Contestants have been promoting their songs for months. They visit different countries and perform the songs on national TV, making the public familiar with the material that will be presented in Athens.

Maria Menounos and Sakis Rouvas will host the semifinals and final. Rouvas is well-known as the man who brought Greece a third place win at the contest with “Shake it”, and Menounos is an actress who starred with Sean Connery in ” James Bond 007: From Russia with Love”.

ESC winners have included a number of well-known artists who went on to achieve success around Europe. The best known were Sweden’s Abba, who won the contest in 1974 with their song “Waterloo”.

Music > All tuned up for Eurovision 2006 May 18, 2006

Posted by grhomeboy in Music Life.
comments closed

The 51st Eurovision Song Contest opened in Athens with 37 countries and more than 200 artists participating in a festival famed for over-the-top music, gaudy outfits, and a die-hard TV viewership of tens of millions.

Balanced on a 13-metre stage with floating waves and an ancient Greek theatre design, this year’s programme offers a mix of ballads, pop, country and hard rock in an annual contest which organisers pitch as “the greatest music entertainment on earth”.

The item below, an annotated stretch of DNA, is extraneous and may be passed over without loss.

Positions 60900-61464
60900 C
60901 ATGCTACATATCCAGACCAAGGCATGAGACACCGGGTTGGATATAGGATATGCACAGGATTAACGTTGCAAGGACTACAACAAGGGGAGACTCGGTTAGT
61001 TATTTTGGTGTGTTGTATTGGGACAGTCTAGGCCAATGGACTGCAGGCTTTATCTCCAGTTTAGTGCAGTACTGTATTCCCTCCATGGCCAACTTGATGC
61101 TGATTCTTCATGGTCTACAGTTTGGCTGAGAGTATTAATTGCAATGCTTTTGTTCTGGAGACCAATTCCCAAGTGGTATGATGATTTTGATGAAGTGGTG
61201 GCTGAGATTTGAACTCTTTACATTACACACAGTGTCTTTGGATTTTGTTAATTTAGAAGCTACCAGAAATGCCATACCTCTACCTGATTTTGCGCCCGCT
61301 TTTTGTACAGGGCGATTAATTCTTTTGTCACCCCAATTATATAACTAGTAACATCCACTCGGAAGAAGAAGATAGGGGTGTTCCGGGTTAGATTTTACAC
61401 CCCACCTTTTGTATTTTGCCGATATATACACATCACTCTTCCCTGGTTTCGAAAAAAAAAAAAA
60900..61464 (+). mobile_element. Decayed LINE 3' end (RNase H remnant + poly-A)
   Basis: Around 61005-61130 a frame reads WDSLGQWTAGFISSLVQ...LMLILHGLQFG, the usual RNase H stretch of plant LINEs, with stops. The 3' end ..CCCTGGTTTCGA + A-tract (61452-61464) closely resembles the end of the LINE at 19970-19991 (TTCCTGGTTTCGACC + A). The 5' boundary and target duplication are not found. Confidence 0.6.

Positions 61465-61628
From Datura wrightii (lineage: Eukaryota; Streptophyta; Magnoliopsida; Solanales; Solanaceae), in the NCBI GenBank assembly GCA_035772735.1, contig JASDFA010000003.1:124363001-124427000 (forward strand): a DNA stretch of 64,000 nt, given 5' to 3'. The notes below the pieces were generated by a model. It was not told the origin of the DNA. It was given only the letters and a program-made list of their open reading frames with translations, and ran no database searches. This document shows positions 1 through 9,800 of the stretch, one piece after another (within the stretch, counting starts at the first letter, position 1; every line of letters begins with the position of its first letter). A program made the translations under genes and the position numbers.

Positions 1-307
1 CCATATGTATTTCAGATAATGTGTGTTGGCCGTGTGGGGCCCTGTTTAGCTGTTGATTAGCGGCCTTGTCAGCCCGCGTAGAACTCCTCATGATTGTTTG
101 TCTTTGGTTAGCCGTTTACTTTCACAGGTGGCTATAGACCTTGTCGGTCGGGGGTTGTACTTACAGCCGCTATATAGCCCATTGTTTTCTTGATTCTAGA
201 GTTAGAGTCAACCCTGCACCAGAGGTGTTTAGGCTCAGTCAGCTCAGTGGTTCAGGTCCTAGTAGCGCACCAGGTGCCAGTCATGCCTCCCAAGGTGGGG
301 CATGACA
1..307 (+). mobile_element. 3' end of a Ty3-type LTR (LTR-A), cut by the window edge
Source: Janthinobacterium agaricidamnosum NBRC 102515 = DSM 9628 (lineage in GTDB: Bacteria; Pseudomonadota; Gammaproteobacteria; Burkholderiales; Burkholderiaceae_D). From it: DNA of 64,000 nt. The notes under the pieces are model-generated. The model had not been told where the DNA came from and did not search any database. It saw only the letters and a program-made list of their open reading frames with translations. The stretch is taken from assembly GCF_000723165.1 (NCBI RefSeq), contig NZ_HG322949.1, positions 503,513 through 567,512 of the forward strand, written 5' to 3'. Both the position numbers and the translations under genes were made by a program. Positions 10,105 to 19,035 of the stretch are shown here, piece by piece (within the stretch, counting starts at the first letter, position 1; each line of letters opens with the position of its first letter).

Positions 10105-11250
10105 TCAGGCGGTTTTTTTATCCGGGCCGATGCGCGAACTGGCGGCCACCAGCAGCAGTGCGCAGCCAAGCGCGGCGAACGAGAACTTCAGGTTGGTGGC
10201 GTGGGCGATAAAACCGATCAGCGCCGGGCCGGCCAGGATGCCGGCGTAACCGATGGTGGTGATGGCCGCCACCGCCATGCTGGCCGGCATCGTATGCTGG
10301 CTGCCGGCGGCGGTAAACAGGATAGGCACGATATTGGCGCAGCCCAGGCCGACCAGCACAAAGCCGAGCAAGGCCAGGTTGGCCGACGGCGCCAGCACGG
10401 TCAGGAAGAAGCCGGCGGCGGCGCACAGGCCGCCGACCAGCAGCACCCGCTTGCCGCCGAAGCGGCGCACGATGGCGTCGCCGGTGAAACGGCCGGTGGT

A continental tradition since 1956, the Eurovision contest has both fanatical fans – who point to the global success of past winners such as Abba and Celine Dion – and bitter foes, who say that participants at times seem to be competing in eccentricity as well as vocals or dancing ability.

This year’s festival is no exception, with attention focusing on Finnish rock group Lordi, a hard rock quintet kitted out in monster masks and mediaeval armour straight out of J R R Tolkien’s Lord of the Rings.

Hosted in 2006 by Greek national broadcaster ERT, the contest consists of a semi-final last night and a final on Saturday, with audiences in Europe, Turkey and Israel registering their votes by calling or sending an SMS message to a central database.

Twenty-three countries are registered to compete for 10 places in the Saturday final, where 14 countries have already secured a berth – hosts Greece, the festival’s four largest countries (France, Germany, Spain and the UK), and the nine top scoring nations from last year’s event.  

Music > Athens gets ready for Eurovision contest May 18, 2006

Posted by grhomeboy in Music Life.
comments closed

The semifinal of the Eurovision contest, which includes performers from 23 countries. Only ten participants will qualify for the competition’s final, which is scheduled for Saturday evening.